New Zealand was lucky to have a visit from John-Paul Bell talking about humour as a therapy. Humour Therapy- is it directed at “quality of life, saving money, more jokes - fewer drugs”? The answer, all of these and more. This is real therapy (there is an improvement in the subject’s state) that has been validated by research. There is a moving video report about this research from the University of New South Wales. We found this all rather heartening because we are aiming at the same effects with very similar methods in drama therapy. We have also observed similar ‘dose effects’ with engagement increase with each session of a programme and slow tail off of effect afterwards.
As the recession continues some
worrying divisions in our communities seem to be getting bigger. It
isn't just the gap between rich and poor, clashes of religion or
race, I have now heard several well educated and informed people talk
about the way older people are “Taking away resources” from the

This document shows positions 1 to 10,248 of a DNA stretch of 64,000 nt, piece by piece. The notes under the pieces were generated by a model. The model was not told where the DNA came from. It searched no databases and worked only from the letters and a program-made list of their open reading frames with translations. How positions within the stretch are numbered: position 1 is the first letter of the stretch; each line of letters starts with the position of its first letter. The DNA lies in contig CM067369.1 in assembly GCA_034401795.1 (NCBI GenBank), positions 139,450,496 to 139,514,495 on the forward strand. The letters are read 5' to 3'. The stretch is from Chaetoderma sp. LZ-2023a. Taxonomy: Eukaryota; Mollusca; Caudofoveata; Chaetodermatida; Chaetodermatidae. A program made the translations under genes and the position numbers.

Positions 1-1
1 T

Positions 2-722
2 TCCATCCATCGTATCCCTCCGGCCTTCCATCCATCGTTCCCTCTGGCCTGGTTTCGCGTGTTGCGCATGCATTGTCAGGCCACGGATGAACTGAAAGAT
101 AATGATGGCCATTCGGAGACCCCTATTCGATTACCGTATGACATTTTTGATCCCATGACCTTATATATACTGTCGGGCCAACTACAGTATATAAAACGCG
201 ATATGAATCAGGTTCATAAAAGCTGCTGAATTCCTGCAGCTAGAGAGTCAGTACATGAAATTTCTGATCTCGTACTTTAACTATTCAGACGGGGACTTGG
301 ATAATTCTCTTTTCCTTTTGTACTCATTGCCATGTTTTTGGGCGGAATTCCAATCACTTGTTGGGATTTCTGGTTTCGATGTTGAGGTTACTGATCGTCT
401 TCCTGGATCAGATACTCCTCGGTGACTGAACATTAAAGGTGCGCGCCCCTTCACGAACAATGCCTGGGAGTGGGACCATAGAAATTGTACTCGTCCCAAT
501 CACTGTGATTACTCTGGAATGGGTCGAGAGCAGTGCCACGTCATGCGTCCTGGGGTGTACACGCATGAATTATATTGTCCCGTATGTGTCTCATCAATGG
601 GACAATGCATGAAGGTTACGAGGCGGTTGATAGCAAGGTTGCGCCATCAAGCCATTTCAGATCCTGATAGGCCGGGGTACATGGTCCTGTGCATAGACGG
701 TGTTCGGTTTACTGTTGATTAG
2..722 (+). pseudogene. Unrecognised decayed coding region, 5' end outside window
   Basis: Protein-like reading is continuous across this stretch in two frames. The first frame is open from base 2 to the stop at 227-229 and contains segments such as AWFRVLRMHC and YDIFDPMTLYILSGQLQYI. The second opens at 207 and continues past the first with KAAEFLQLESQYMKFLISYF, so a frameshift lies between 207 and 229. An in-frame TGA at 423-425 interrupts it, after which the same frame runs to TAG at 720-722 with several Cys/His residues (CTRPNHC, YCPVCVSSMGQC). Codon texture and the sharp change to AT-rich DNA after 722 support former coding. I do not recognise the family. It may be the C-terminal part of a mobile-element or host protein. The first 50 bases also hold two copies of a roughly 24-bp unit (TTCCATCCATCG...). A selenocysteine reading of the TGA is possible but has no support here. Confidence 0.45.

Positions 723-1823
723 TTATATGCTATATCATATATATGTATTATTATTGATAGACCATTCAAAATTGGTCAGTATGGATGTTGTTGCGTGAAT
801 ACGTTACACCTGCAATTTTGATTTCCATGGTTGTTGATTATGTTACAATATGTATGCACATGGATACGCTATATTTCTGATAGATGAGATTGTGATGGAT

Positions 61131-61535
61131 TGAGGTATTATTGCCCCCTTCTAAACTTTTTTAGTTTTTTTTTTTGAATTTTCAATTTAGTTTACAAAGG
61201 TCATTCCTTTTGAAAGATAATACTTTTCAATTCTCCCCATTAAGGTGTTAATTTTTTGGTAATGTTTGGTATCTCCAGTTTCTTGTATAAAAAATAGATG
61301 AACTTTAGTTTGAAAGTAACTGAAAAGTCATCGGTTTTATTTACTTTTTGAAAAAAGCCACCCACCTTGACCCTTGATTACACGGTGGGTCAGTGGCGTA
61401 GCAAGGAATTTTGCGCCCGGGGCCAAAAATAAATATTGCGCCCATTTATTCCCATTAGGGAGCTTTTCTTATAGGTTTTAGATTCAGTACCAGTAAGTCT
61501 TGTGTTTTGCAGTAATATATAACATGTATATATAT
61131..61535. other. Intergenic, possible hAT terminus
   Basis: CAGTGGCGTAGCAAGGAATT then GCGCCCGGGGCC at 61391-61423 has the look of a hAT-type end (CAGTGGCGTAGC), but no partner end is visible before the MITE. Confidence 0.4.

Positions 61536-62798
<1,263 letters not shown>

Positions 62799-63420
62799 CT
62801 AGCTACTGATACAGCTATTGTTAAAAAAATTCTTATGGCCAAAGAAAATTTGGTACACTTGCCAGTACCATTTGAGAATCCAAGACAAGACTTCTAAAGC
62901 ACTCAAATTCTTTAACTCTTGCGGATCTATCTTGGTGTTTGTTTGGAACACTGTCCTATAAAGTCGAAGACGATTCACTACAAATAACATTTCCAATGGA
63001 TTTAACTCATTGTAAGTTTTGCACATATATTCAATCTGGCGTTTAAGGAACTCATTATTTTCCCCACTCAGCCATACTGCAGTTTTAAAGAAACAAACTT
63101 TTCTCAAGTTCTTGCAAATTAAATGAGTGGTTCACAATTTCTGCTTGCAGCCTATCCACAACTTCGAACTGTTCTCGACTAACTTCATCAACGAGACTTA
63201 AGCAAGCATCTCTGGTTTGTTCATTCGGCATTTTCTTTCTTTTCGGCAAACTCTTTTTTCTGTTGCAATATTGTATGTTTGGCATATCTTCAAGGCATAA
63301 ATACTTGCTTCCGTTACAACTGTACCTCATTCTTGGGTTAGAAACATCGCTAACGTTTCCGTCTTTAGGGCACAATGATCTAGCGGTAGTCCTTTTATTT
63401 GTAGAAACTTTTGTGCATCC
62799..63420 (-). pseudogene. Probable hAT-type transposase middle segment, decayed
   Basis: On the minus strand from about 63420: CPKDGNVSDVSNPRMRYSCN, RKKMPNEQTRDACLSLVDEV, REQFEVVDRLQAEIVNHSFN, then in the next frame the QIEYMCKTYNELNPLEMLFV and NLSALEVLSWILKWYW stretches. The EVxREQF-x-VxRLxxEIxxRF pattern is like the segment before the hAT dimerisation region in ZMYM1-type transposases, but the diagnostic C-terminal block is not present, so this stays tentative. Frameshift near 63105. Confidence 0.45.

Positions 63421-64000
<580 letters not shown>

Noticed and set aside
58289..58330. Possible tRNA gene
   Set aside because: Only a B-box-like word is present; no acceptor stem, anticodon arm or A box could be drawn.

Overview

young. I can only be amazed at supposedly intelligent people who want
mandatory retirement at 65 to enable unemployed youth to have jobs –
don't even think about skill levels and experience – whilst
begrudging retirement pensions to the selfish elderly who won't work.
I can't tell you how depressed and
worried this makes me. If this is the standard of thinking that
prevails then New Zealand is in dire straits indeed.
We are all part of our country and we
must remember that the true judge of any nation is how it provides
for its most vulnerable – the very young, the ill and the elderly
All of the current infrastructure was
paid for by by the taxes of the older generation as part of a long
term view of building this country. Each generation makes its own
contribution. If we descend into having the old compete with the
young it is not only a specious, shallow and vicious piece of
thinking, it also reflects a complete lack of any commitment to the